Derek Sivers
from the book “How to Live”:

Here’s how to live: Be a famous pioneer.


Nobody had ever run a mile in under four minutes.
It seemed impossible.
But one day, Roger Bannister did it, and the news spread worldwide.
Over the next two years, thirty-seven people also did it.

This is the power of the pioneer:
To enable the impossible.
To open a new world of possibility.
To show others that they can do it too, and take it even further.
Explorers used to find unknown lands and bring back stories of unfamiliar cultures, which encouraged others to go exploring.
The old finish line becomes the new starting line.

Debussy, Charlie Parker, Jimi Hendrix, and Rakim pioneered new approaches to music.
Rosa Parks, Harvey Milk, Sally Ride, and Malala Yousafzai broke the glass ceiling, encouraging others to rise.
Modern explorers like Tim Ferriss, Neil Strauss, and A.J. Jacobs, instead of finding unknown lands, are finding unknown lifestyles.
Each of them shows new possibilities for the rest of us.

These pioneers were valuable because they got famous.
If someone else innovated in obscurity, they didn’t make an impact.
Marco Polo wasn’t the first European to reach China, but he was the first to write a book about it. Then his book inspired Christopher Columbus, and so on.

Millions of young adults today are living a life their grandparents didn’t know was possible.
They have more options, thanks to the brave adventures of a few people who broke through boundaries.
Pioneers have a massive impact on the world because their stories help people do things they wouldn’t have dreamed of otherwise.

A famous pioneer does more for human progress than a billion others who live a normal life.

So if you want to help humanity while having the most exciting life, then the way to live is to be a famous pioneer.
Go to new extremes.
Try new ideas.
Visit undiscovered cultures.
Show what can be done.

Your job is not just to act, but to tell a fascinating story of how you did so, and inspire others to do it.
Make great adventures, but tell greater stories.
Pursue massive media attention, not for vanity or ego, but so your stories can open minds, spark imaginations, and lead to further explorations.

Here’s the best way to do it:

First, make a stage name.
Create a company with the same name, and have it own all the rights to everything you do.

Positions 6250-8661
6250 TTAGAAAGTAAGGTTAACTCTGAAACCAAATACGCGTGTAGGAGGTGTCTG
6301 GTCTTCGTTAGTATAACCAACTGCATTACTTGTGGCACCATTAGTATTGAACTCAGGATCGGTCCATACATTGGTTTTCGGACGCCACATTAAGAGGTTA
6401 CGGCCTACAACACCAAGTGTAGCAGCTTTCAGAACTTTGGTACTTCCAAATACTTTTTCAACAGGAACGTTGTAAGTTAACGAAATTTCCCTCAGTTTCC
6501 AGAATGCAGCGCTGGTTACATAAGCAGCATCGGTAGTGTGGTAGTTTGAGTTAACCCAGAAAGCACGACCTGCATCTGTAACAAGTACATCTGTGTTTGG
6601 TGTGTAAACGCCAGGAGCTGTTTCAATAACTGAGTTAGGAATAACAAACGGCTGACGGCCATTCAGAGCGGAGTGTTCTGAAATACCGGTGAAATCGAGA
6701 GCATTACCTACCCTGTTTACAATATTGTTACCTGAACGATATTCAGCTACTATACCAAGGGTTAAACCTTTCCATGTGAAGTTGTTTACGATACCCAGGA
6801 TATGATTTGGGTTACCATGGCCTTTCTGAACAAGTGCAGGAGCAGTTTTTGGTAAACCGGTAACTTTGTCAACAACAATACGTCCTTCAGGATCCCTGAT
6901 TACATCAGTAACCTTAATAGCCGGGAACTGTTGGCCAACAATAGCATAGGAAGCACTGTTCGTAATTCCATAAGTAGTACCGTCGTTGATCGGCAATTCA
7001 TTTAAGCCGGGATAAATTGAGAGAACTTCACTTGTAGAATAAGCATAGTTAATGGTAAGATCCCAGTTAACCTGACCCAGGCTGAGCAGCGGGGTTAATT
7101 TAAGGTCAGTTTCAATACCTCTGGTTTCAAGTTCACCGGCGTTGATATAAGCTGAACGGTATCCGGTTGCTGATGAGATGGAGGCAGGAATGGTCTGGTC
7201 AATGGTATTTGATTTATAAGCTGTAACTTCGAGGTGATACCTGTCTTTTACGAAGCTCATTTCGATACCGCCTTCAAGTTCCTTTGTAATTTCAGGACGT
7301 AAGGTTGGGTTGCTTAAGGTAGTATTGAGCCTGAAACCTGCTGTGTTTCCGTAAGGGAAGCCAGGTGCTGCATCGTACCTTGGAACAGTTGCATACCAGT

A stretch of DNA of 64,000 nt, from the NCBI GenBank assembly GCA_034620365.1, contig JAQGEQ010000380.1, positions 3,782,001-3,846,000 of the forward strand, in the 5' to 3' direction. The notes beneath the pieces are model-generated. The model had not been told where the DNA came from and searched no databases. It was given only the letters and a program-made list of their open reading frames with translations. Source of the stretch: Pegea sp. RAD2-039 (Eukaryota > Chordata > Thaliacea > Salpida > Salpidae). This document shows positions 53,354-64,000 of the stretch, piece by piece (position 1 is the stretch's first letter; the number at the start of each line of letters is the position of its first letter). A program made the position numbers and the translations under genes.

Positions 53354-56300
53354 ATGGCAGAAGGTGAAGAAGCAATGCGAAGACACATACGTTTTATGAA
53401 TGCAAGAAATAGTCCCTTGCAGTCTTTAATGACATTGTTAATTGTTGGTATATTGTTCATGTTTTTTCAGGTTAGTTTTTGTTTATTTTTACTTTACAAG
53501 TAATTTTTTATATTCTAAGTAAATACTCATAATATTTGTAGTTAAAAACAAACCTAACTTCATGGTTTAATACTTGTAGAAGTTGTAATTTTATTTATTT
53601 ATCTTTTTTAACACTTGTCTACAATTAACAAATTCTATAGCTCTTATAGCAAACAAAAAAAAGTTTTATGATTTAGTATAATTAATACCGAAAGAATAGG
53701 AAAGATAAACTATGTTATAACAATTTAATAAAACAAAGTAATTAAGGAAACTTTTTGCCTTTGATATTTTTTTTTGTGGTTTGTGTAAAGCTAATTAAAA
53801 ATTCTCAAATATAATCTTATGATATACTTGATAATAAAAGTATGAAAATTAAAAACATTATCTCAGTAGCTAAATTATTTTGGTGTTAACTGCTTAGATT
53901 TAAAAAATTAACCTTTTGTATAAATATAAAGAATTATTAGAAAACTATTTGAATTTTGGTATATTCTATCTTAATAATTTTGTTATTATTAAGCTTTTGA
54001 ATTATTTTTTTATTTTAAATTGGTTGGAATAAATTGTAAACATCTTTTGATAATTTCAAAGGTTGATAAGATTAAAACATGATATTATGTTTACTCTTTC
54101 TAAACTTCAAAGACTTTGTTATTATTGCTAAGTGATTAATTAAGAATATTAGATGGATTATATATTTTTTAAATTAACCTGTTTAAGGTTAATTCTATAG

Never reveal your real name.
This is to manage the trappings of your upcoming fame.

Find a writer and a publicist to create your first pioneering adventure.
Collaborate with the writer to make a great story arc before you begin.
So, for example, it’s not just a story of how you escaped a cult, but how you joined the cult, uncovered a surprising history, fell in love, were almost discovered and captured, then escaped by changing the mind of your captor, and finally learned some interesting counter-intuitive lessons along the way.
Consult with the publicist to make sure it’s interesting to the media.
Then begin.

Record everything on video.
Find ways to make the story arc happen in real life.
When you’re done, have your writer make it a fascinating story of various lengths for various outlets — making it a great article, book, video, screenplay, stage talk, and more.
Have the publicist get it everywhere — on every popular platform of the day.
Hire a business manager to turn the attention into profit.
Keep half of your profits in the business, and put half into your private savings.
While your team is promoting your last adventure, you and your writer prepare the next one.
Once fame hits, your biggest challenge is to keep creating — to keep momentum.

Repeat this process as long as you’d like.
Your fame will open new doors, making it possible to do even more incredible things.

So how does it end?
One of two ways:

If this life is really your destiny, do it until it kills you.
Always pushing to see how far you can go, if you die during an adventure, you’ll die happy, knowing you pushed it as far as you could.

But if you start feeling you’ve had enough, then write the ending.
Build the death of your public persona into your last story.
Since you’re famous, this will take some planning.
This is why you used a stage name and company from the start.

Secretly buy a house under your real name in a mundane place nobody would expect you to be.
Buy some second-hand clothes and practice changing your appearance and voice.
Make sure your company is in good hands, run by a team you trust.

Then, when the filming of your final story is done, rent a boat and disappear near the ocean, letting everyone think you died.
Escape anonymously into your new life.
Since your private company owns the rights, it can license your stories, shows, books, and more for years to come, funding your anonymous life.
A benefit of fame is that it carries on without you.

As you watch the world in the following decades, be glad if many people surpass you and belittle your pioneering adventures.
Your final act of generosity is your absence.
It leaves a void for others to step into.